Voice over Internet Protocol (VoIP)

Posted onCategoriesComputer Systems & Networks

VoIP is an acronym that means Voice over Internet Protocol. Simply put, it is an option that people may take if telephone communication is not practical, accessible or affordable. The difference between telephones and VoIP communication is in the way audio signals are transmitted. Telephones make use of analog signals while VoIP technology relies on digital packets.

When one makes a phone call, circuit switching comes into play. This involves passing analog-converted audio signals from one switch to another until it reaches the recipient. Answering a call is the final step to opening the circuit of communication.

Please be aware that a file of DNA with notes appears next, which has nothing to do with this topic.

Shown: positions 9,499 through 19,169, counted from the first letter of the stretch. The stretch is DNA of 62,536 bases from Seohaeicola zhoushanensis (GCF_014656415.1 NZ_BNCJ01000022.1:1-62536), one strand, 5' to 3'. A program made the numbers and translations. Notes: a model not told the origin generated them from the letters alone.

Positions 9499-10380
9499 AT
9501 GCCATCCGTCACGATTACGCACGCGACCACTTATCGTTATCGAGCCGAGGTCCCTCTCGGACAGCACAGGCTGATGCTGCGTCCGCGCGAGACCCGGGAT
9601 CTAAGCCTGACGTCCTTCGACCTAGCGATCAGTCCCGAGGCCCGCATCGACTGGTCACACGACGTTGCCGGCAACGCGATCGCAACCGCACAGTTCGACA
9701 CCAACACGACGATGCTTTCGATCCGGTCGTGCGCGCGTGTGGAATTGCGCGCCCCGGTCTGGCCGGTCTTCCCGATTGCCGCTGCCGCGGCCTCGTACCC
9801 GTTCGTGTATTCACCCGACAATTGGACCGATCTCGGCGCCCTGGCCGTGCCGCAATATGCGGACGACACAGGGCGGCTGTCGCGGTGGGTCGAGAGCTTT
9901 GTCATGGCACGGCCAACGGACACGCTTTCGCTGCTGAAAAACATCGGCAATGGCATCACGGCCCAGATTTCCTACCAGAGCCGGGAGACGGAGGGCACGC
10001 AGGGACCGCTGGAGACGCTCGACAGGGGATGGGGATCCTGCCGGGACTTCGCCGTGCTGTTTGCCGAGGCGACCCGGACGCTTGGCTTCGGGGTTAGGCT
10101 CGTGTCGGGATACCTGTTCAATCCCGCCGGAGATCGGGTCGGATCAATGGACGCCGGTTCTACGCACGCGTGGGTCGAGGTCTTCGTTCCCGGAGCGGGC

VoIP communication does not use circuit switching. It instead relies on the switching of packets. Audio is converted to packets of digital information. These carry additional information on message destination. Packets can then be sent through many different paths to reach the recipient. The nearest available path is taken. Once the packets reach their destination, they are converted back to audio data.

VoIP communication can be an attractive alternative to a lot of people. This is mainly because it is often cheaper than telephone communication. Circuit switching which is used for telephones can be expensive. Aside from cost savings, VoIP communication is also often more accessible. Not every part of the world has a telephone. VoIP however can be used wherever there is an internet connection. These days, the internet can be accessed even in remote areas through satellite technology.